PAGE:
Stance: Studies on the Family

Brigham Young University Student Journal

Tag: foster children

“Who’s Your Dad?” “Tom, Dick, and Harry”

by Dustin Schwanger

California state senator Mark Leno (D) has introduced a bill, SB 1476, that would allow the state to recognize more than two parents for a child. According to Leno, “The bill brings California into the 21st century, recognizing that there are more than Ozzie and Harriet families today.” What sort of “families” has this bill been created for?

The reason for the bill stems from a case in which a lesbian couple were both legal parents of a child. One parent was sent to jail, and the other was hospitalized. When the biological father attempted to take custody of the child the state denied him because the state, by law, can only legally recognize two parents. The child was put into foster care.

This is, obviously, a tragedy, a tragedy that this bill would seek to rectify in the future. However, the problem with this bill is that it seeks to solve a legal issue through providing a solution that changes the framework of society. The foundation of society is the strong and stable family consisting of a father, mother, and children. Either tragedy or maleficence sometimes necessitates one parent to assume the roles of both or grandparents or other close relatives to care for the child.

Leno’s vision of the twenty-first-century family, however, seeks to include as parents many different people related and not related to the child, thus fundamentally changing the definition of family—that is, any Tom, Dick, and/or Harry will eventually be able to be a legal parent to a child.Family now, if this bill is passed, becomes whatever a judge wants it to be.

What are the consequences to such a move? In effect, this bill, if society as a whole follows after its lead, has the possibility of ending the institution of the family. If we allow society to redefine family as anything anyone wants it to be, then family effectively means nothing.

Although Leno may have good intentions in this bill (I’m sure he’s not singlehandedly trying to destroy the family), it must be stopped. The trajectory is set. If it is not changed, if there is not a line past which society refuses to move, then society will be unalterably damaged through the inevitable destruction of the family.

Camp To Belong

by Emily Smith

I couldn’t imagine a life without my siblings. Although they weren’t my best friends from my early stages of life, I have come to love and appreciate them for the people they are. Unfortunately, there are children who grow up without sibling support in foster homes across the United States. Lynn Price, a former foster child, has changed this for many children. In a New York Times article she stated, “I realized that my sister and I had no memories of when we were kids. There were no memories of birthday parties, sharing clothes, helping each other with homework, or talking about boys. I thought about the kids who will miss out on something that is so critical to their growth and feelings of unconditional love.”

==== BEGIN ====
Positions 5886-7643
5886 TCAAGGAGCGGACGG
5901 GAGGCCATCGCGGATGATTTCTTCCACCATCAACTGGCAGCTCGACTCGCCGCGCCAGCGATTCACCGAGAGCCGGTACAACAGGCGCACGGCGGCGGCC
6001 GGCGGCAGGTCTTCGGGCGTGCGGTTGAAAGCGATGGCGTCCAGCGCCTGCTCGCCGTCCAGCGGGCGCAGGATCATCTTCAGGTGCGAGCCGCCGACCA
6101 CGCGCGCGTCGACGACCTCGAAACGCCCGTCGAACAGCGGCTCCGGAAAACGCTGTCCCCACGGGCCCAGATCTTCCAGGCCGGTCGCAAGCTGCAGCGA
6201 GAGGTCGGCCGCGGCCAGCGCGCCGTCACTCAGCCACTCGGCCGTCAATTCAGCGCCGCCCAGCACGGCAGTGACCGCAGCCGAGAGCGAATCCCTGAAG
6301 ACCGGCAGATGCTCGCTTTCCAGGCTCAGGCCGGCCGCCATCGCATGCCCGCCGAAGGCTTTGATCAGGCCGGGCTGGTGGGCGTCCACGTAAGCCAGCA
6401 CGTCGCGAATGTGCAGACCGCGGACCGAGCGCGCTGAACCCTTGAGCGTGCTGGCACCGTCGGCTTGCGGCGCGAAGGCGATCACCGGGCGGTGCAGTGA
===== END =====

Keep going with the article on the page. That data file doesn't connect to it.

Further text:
Reading her account moved me to understand why she took action. My sister and I shared closets, stealing each other’s clothes; this often resulted in yelling at each other when we got home from school and had realized that one of us had taken the other’s favorite shirt and unwittingly spilled something on it. These confrontations were all part of the bonding experience; although we hated each other sometimes, we could not stop loving each other. The experience of growing up together usually ensures a lifelong connection of friendship between siblings.

To help establish that connection between siblings who aren’t able grow up together, Price founded “Camp To Belong” in 1995, which reunites siblings who have been separated in foster care. Statistics show that 75 percent of children placed in foster care are separated from their siblings. “Camp To Belong” is described as “an international non-profit organization dedicated to reuniting siblings placed in separate foster homes and other out-of-home care for events of fun, emotional empowerment and sibling connection.” There are currently nine of these camps that reunite foster siblings. During this week, siblings are able to get to know each other; they make crafts and are given gift cards to buy each other birthday presents. They also ask each other questions about favorite sports and hobbies.

Many of us are lucky enough that we don’t have to ask those questions. We are able to grow up with our siblings in the same household with our parents. For those who aren’t as fortunate, Lynn Price has created an amazing organization to benefit the relationships of siblings. Too often I take my siblings for granted; reading about “Camp to Belong” gave me perspective and a deeper gratitude for the experiences I shared with my siblings.

You can read Lynn Price’s autobiography here: http://www.lynnprice.com/biography.html

Or visit Camp to Belong’s official website: http://camptobelong.org/